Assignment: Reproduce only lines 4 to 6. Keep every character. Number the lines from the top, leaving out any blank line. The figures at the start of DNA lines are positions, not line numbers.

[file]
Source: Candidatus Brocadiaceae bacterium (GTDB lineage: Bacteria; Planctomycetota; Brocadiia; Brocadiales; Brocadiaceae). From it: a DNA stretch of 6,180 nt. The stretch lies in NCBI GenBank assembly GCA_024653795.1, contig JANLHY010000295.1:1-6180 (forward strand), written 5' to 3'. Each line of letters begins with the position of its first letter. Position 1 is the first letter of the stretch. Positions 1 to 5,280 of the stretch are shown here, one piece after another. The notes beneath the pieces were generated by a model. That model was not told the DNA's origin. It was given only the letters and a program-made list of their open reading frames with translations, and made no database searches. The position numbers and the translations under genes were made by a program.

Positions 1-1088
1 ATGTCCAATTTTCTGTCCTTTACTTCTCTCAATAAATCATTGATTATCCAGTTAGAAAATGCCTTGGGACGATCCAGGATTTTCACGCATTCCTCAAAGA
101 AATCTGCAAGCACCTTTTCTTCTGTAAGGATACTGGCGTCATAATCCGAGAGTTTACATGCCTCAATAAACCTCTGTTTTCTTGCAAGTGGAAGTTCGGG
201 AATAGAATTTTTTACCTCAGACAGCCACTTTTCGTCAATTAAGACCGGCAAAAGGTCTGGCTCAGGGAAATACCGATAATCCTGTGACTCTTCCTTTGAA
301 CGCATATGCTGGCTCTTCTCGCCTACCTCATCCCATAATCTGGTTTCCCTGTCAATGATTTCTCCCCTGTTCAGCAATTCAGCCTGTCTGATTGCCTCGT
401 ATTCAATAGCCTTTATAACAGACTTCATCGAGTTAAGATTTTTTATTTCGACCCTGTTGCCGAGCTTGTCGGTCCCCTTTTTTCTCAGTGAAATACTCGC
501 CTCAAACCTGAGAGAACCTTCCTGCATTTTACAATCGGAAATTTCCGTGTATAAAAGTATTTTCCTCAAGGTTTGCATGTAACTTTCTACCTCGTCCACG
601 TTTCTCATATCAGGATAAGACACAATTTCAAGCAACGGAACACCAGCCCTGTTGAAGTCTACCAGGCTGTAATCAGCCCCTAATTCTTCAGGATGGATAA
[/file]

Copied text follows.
101 AATCTGCAAGCACCTTTTCTTCTGTAAGGATACTGGCGTCATAATCCGAGAGTTTACATGCCTCAATAAACCTCTGTTTTCTTGCAAGTGGAAGTTCGGG
201 AATAGAATTTTTTACCTCAGACAGCCACTTTTCGTCAATTAAGACCGGCAAAAGGTCTGGCTCAGGGAAATACCGATAATCCTGTGACTCTTCCTTTGAA
301 CGCATATGCTGGCTCTTCTCGCCTACCTCATCCCATAATCTGGTTTCCCTGTCAATGATTTCTCCCCTGTTCAGCAATTCAGCCTGTCTGATTGCCTCGT